It is apparent that atmospheric processes determine where thermal radiation is released by the Earth system. It is released from the atmosphere rather than directly from the surface. The area of cloud free sky tends to be enhanced in winter. This must be considered a positive. We like to be warmer in winter. If this is what the greenhouse effect is all about I am all for it. But hang on, the greenhouse effect must be quite weak because there is little chance of water vapor amplification in dry air. What a bummer.
Figure 9 Air temperature at various elevations at 20-30°south
Figure 9 shows that the temperature of the upper troposphere at 20-30° south responds to enhanced radiation in winter just like the stratosphere at 50hPa. The response depends upon the ability of ozone to trap long wave radiation at a quite specific wave length, 9.6 micrometers. Infrared spans 4-28 micrometers. We see a strong response to just a small part of the total spectrum by a mass of tiny little radiators that populate this part of the atmosphere in the parts per billion range but sufficient to invert the seasonal temperature profile. Hang on, this is not in the rule book, the troposphere is supposed to be warmed from the surface and should move with surface temperature! But here we see the upper troposphere acting like the stratosphere in that it responds to long wave radiation. Do we need to alter our ideas of where the stratosphere starts? Where is the ozone tropopause?
A winter warming response at 250hPa, involving a marked loss of relative humidity in the ice cloud zone involves a disconnection of moisture supply from the temperature dynamic in the upper southern troposphere. Quite possibly, the supply of moisture to the upper troposphere in the southern hemisphere is cut off by the northward migration of the inter-tropical convergence and the cooling of the tropical seas at this time.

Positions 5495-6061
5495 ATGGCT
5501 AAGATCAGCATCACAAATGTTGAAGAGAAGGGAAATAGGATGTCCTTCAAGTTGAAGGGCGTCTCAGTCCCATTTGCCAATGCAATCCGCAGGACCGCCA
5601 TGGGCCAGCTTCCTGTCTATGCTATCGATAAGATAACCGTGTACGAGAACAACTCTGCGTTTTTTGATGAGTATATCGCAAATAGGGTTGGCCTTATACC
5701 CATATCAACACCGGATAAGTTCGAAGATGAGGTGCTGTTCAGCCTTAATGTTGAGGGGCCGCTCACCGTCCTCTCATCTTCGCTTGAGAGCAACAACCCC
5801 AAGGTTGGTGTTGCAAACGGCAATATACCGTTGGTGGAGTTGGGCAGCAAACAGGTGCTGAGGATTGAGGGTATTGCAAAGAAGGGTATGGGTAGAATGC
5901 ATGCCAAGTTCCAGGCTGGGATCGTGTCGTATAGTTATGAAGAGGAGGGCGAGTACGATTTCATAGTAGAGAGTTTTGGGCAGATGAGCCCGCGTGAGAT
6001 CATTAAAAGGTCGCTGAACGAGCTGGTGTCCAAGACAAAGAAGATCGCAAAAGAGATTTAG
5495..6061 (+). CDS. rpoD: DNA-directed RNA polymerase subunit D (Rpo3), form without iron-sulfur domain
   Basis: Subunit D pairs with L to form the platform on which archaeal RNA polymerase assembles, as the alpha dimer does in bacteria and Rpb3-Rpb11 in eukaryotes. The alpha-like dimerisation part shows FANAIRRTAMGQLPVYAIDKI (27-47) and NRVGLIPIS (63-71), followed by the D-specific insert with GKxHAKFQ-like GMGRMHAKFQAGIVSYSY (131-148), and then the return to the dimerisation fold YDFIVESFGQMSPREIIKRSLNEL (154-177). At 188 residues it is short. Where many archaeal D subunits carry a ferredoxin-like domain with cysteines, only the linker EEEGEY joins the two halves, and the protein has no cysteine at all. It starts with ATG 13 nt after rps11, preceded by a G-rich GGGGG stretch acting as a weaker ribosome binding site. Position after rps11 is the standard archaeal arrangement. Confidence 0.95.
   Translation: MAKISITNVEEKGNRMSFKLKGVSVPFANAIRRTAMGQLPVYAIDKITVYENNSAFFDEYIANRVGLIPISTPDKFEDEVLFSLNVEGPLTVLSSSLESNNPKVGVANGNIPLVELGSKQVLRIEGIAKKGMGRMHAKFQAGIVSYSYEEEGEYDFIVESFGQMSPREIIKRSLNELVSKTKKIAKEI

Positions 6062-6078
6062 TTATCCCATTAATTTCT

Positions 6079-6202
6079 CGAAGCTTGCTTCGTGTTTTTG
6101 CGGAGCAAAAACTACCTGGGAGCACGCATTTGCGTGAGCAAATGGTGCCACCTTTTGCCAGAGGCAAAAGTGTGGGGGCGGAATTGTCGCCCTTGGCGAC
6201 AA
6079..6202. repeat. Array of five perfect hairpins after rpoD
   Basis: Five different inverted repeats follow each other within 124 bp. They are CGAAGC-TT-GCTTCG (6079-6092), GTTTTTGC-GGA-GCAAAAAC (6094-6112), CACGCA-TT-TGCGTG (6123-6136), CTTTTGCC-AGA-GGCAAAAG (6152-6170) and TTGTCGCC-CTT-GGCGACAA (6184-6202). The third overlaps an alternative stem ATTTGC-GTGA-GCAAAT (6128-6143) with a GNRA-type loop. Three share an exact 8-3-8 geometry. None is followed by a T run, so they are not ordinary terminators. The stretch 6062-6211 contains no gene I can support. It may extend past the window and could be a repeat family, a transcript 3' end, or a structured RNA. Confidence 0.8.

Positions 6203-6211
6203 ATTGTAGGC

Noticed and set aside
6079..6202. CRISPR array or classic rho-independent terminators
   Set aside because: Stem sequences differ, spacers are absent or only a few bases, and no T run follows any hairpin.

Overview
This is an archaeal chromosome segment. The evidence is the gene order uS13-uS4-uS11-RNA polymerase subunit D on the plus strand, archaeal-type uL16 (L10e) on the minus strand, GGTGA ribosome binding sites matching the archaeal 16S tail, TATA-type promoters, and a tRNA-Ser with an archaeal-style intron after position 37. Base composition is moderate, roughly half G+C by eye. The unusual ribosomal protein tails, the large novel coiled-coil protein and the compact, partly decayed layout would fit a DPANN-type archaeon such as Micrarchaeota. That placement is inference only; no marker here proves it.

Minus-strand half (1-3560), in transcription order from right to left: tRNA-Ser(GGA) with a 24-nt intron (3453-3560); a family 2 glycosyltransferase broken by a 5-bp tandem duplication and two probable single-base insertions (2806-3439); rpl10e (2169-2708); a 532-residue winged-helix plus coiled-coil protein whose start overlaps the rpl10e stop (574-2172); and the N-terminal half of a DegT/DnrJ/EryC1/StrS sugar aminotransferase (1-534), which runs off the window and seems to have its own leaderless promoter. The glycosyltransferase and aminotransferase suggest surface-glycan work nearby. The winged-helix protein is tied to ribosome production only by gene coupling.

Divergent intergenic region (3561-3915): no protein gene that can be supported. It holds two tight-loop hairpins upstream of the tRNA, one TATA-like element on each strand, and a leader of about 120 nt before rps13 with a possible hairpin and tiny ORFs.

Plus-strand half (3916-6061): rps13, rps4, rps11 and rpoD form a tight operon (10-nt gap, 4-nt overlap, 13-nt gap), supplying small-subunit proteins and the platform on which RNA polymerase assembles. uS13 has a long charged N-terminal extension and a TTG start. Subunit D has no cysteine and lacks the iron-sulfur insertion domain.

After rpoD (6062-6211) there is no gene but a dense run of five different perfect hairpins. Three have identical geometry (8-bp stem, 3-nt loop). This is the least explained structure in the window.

Climatologists have long wondered why a 1°C increase in temperature at the sea surface relates to as much as a 3° increase in temperature of the upper troposphere. They call this phenomenon ‘amplification’ as if the temperature of the upper troposphere in some way depended on the temperature at the surface. The presence of a long wave absorber namely ozone, is responsible for this phenomenon. The warming of the upper troposphere results in cloud loss and because of this, the surface temperature increases.
In the mid and high altitude parts of the troposphere cloud is present as highly reflective interlacing micro-crystals of ice that we describe as cirrus and stratus. When the air warms these crystals sublimate. Ice cloud is the dominant cloud of the subtropical region. In IPCC climate science high altitude ice cloud is supposed to warm the surface by enhancing back radiation. But when radiation from the atmosphere increases in winter relative humidity falls. This radiation it is not bounced back by the cloud, the cloud disappears and lets the sun shine through. The surface temperature response is due to the disappearance of the cloud, not back radiation. Oops.